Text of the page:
Infrastructure Investment: Dynamic Modeling

Infrastructure Investment: Dynamic Modeling

●  President Trump proposes to increase infrastructure investment by $1.5 trillion over 10 years by attaching incentives to $200 billion of new federal spending. However, this plan lacks details about implementation. We, therefore, consider three possible options.

●  By 2027, we estimate that GDP is between 0.0 and 0.5 percent larger than under current law, depending on which one of the three policy options is used.  By 2037, GDP is between 0.0 and 0.4 percent higher.

●  By 2027, debt held by the public is between 0.4 and 0.9 percent larger than under current law. By 2037, debt is between 0.4 percent lower and 0.6 percent larger.

Changes to Federal Infrastructure Spending in the White House FY 2018 Budget

Changes to Federal Infrastructure Spending in the White House FY 2018 Budget

●  The White House Fiscal Year 2018 Budget proposes spending $200 billion in new federal spending over 10 years to stimulate a total new infrastructure investment of $1 trillion.

●  However, separately, other changes to infrastructure programs in the budget propose to reduce federal spending between $185 billion to $255 billion over the next 10 years, depending on whether certain changes are temporary or permanent.

●  On net, therefore, the White House 2018 Budget proposes changing federal infrastructure spending between -$55 billion to $15 billion over 10 years.

The Tax Cuts and Jobs Act, as Reported by Conference Committee (12/15/17): Tax Effects by Industry

The Tax Cuts and Jobs Act, as Reported by Conference Committee (12/15/17): Tax Effects by Industry

●  The current U.S. statutory corporate tax rate is 35 percent. However, due to various deductions, credits and income deferral strategies, most corporations pay a lower rate, known as the effective tax rate (ETR), which averages about 23 percent under current law across all industries over the next decade. However, this value varies considerably across industries, with mining paying 18 percent and agriculture paying 33 percent.

●  The TCJA reduces the statutory corporate tax rate from 35 to 21 and the average ETR falls from 21 to 9 percent in 2018. However, by 2027, the ETR doubles in value to 18 percent, mostly due to expiring provisions.

●  In the short run, the biggest winners of the TCJA are capital-intensive industries like utilities, real estate and transportation, which benefit the most from temporary expensing of equipment. However, over time, several industry ETR’s will actually rise above the new statutory rate of 21 percent in future years.

The Tax Cuts and Jobs Act, as Reported by Conference Committee (12/15/17): Static and Dynamic Effects on the Budget and the Economy

The Tax Cuts and Jobs Act, as Reported by Conference Committee (12/15/17): Static and Dynamic Effects on the Budget and the Economy

●  By 2027, under our standard economics assumptions, we project that GDP is between 0.6 percent and 1.1 percent larger, relative to no tax changes. Debt increases between $1.9 trillion and $2.2 trillion, inclusive of economic growth.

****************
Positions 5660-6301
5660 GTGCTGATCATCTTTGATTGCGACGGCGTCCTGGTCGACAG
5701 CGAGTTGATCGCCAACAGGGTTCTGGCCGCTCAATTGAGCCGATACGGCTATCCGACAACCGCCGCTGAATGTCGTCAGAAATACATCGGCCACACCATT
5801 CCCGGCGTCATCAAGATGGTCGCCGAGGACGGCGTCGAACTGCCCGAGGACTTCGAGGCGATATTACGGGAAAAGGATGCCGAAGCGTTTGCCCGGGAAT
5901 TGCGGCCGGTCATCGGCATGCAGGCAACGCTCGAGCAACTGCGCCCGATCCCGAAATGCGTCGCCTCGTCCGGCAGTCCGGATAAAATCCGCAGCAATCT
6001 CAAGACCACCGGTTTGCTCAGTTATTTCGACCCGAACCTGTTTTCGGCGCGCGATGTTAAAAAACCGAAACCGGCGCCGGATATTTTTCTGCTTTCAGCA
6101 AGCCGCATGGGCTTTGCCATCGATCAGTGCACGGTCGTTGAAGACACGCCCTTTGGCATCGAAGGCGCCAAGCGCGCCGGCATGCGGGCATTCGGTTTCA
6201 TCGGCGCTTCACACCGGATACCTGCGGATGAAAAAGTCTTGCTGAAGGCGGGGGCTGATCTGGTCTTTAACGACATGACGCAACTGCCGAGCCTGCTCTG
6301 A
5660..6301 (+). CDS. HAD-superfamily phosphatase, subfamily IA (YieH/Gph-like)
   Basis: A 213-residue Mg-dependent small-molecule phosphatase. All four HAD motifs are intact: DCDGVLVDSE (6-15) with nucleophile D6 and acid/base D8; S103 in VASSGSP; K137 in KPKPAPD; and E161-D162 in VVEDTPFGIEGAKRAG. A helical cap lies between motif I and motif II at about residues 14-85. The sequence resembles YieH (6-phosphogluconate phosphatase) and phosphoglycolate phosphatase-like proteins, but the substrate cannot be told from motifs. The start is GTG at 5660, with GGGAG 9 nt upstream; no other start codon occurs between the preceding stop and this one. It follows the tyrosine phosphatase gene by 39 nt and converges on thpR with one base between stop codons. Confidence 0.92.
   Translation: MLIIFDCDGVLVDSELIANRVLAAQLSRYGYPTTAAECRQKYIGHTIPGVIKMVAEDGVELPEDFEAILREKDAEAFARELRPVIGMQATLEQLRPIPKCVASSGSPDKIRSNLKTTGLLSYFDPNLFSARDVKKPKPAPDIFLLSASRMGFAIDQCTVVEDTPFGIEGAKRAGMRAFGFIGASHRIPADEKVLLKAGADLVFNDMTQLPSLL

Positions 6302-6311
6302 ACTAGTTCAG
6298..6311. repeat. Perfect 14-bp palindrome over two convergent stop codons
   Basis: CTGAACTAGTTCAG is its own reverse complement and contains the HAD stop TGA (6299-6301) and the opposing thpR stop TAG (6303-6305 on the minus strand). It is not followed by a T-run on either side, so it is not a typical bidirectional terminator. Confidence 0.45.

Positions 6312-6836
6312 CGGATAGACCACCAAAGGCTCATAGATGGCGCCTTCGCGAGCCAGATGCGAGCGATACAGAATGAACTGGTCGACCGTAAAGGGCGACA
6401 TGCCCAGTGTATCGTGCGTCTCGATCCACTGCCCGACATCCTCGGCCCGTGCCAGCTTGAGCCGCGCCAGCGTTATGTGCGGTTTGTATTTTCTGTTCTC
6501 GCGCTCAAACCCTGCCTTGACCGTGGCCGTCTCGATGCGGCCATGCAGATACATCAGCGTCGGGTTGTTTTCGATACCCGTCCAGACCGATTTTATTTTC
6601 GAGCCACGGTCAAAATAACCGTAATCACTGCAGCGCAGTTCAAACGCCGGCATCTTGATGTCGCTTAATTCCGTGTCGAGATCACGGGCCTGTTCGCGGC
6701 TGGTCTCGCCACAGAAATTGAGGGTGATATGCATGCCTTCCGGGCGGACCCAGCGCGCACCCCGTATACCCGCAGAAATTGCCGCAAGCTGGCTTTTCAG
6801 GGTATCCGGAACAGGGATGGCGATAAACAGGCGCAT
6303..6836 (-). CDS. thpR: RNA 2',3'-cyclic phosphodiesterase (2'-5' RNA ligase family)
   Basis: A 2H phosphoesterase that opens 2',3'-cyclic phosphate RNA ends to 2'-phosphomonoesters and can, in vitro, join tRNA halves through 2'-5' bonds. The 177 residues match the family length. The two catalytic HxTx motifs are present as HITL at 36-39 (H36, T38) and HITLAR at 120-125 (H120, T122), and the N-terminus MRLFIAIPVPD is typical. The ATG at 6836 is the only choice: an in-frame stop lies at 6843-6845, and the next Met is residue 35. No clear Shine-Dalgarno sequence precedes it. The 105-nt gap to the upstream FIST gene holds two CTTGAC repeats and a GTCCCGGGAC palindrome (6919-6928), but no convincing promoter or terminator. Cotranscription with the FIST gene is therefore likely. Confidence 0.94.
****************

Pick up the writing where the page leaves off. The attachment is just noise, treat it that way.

●  By 2040, we project that GDP is between 0.7 percent and 1.6 percent larger under our baseline assumptions, and debt increases by $2.2 to $3.5 trillion.

The Senate Tax Cuts and Jobs Act, as Passed by Senate (12/2/17): Static Distributional Analysis

The Senate Tax Cuts and Jobs Act, as Passed by Senate (12/2/17):  Static Distributional Analysis

●  Under standard assumptions, the traditional measure indicates that in 2019, 33 percent of the reduction in taxes in the Senate plan accrues to households in the top one percent of the income distribution. By 2027, this group receives almost 43 percent of the tax change and, by 2040, 48 percent.

●  In contrast, the share of taxes paid by households in the top one percent of the income distribution is only moderately lower under the Senate TCJA. Under current policy, the top one percent will pay 28 percent of federal income taxes by 2027, rising to 30 percent by 2040 due to increasing progressivity over time under current policy. Under TCJA, their tax share falls to 26 percent by 2027 and returns to 28 percent by 2040.

●  By 2040, the top one percent will pay a slightly larger share of the nation’s tax base under TCJA relative to what they pay today under current policy, although both figures round to 28 percent.

The Senate Tax Cuts and Jobs Act, as Passed by Senate (12/2/17): Static and Dynamic Effects on the Budget and the Economy

The Senate Tax Cuts and Jobs Act, as Passed by Senate (12/2/17): Static and Dynamic Effects on the Budget and the Economy

●  By 2027, under our standard economics assumptions, GDP is projected to be between 0.5 percent and 1.0 percent larger, relative to no tax changes. Debt increases between $1.8 trillion and $1.9 trillion, inclusive of economic growth.

●  By 2040, GDP is projected to be between 0.4 percent and 1.2 percent larger under our baseline assumptions, and debt increases by $2.6 to $3.1 trillion.

●  Additional sensitivity analysis indicates that even under assumptions favorable to economic growth, by 2027, GDP is projected to be between 1.0 percent and 1.9 percent larger, and debt increases between $1.5 trillion and $1.8 trillion.

The Child Tax Credit: Options for Expansion

The Child Tax Credit: Options for Expansion

●  This brief compares the Child Tax Credit (CTC) expansion plans in the House tax bill, the Senate tax bill and the Rubio-Lee proposal.

●  The Penn-Wharton Budget Model projects the House CTC plan costs $373 billion, the Senate CTC plan, as passed by committee, costs $557 billion, and the Rubio-Lee proposal costs $742 billion over 10 years.